Our factory in Oulu, Finland provides multiple use cases as to how 5G+ enablers (such as E2E 5G networks and cloud automation) are enhancing applications, services, and platforms.
We have also introduced 5G+ in a real-world setting, such as in Japan, by deploying an industrial-grade private wireless network in a manufacturing design center to innovate the production process.
Figure 2: 5G+ driven SPE gains in physical industries
5G+ is defining the new normal for industries
During the wake of the pandemic, ICT spending across Asia, especially for more traditional technologies, dipped. However, there has also been an inverse reaction to technologies that could help enterprises better navigate the ongoing crisis’ challenges. This was expected once sectors and businesses adapted to the crisis, leading to the current rebound in IT spending. This – as well as the increasing number of 5G deployments in the region – means we have already arrived at the key inflection point for mass 5G+ adoption.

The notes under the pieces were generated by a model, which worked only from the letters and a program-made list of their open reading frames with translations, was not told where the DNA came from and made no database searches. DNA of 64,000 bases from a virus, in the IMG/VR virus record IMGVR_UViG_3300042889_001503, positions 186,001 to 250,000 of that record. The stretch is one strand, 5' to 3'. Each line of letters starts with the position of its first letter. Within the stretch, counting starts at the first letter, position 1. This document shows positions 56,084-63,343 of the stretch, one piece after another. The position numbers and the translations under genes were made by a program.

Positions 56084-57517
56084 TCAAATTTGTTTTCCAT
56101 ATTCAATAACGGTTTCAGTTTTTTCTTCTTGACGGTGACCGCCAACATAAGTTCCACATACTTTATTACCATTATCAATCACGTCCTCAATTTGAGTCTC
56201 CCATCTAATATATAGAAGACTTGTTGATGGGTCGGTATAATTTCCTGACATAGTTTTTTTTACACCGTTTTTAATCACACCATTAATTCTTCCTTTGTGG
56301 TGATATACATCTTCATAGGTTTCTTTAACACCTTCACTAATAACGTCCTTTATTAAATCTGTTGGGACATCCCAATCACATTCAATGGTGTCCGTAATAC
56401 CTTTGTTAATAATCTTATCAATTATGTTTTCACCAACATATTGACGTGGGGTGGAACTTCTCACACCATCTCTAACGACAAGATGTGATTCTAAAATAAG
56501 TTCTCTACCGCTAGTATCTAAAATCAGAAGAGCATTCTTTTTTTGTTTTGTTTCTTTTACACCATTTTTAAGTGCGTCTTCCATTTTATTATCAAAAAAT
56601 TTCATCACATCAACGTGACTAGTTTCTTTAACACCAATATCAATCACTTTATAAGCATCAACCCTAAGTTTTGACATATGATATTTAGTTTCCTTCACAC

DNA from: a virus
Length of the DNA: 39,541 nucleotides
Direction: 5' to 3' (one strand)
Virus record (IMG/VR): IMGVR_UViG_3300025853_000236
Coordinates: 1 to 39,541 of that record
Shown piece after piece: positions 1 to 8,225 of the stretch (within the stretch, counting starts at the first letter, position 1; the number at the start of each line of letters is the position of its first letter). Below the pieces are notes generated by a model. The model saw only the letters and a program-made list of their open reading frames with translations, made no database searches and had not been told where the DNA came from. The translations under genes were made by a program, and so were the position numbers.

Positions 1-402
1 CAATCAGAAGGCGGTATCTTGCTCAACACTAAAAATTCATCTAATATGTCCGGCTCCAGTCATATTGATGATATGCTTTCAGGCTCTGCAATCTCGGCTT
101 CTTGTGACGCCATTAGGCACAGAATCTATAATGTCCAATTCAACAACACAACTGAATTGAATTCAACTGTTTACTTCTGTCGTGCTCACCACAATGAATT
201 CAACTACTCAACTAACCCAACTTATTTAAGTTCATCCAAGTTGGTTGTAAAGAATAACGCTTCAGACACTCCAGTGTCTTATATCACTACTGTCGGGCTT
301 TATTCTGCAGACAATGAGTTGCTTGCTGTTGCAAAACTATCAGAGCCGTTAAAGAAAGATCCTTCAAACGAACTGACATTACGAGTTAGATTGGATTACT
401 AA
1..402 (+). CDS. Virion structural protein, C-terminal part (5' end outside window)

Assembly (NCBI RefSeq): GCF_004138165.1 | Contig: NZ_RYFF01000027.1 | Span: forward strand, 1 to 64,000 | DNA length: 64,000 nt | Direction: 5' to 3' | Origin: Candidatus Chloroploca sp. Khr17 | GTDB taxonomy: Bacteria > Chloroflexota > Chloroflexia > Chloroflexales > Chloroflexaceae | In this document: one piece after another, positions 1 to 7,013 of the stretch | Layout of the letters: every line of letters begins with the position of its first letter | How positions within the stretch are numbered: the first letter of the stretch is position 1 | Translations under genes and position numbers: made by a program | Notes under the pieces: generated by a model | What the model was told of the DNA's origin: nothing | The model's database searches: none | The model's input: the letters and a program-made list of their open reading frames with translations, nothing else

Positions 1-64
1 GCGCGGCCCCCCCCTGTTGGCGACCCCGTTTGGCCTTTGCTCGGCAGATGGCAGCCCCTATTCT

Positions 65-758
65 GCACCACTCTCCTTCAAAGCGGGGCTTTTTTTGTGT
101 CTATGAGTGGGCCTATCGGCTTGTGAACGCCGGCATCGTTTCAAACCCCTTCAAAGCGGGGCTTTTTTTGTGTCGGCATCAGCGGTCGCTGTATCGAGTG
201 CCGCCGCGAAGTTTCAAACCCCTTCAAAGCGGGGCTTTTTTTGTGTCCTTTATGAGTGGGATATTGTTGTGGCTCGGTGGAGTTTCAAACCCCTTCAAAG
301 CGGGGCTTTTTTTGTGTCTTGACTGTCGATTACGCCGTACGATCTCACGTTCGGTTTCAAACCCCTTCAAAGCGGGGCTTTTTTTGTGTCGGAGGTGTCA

Figure 3: Journey to a new normal
We expect wider scale 5G+ deployment once the regional economy stabilizes in line with the new normal, and the pervasive availability of such technologies will then steady ICT investments. This is how the Big Inversion for Asia’s industries will happen and by then, it will be chiefly led by physical industries – by those both leading and lagging behind their industry’s wider digital transformation.
However, there remains much work to be done. As companies emerge from the COVID-19, industries must begin planning their ICT investments along 5G+ lines as soon as this year. By taking a more proactive stance, industries and enterprises can ride the wave of initial adopters and gain a competitive advantage by realizing SPE benefits. These gains will then be compounded once mass adoption of 5G+ continues across Asia – resulting in a broader impact and contribution to the wider economy and GDP.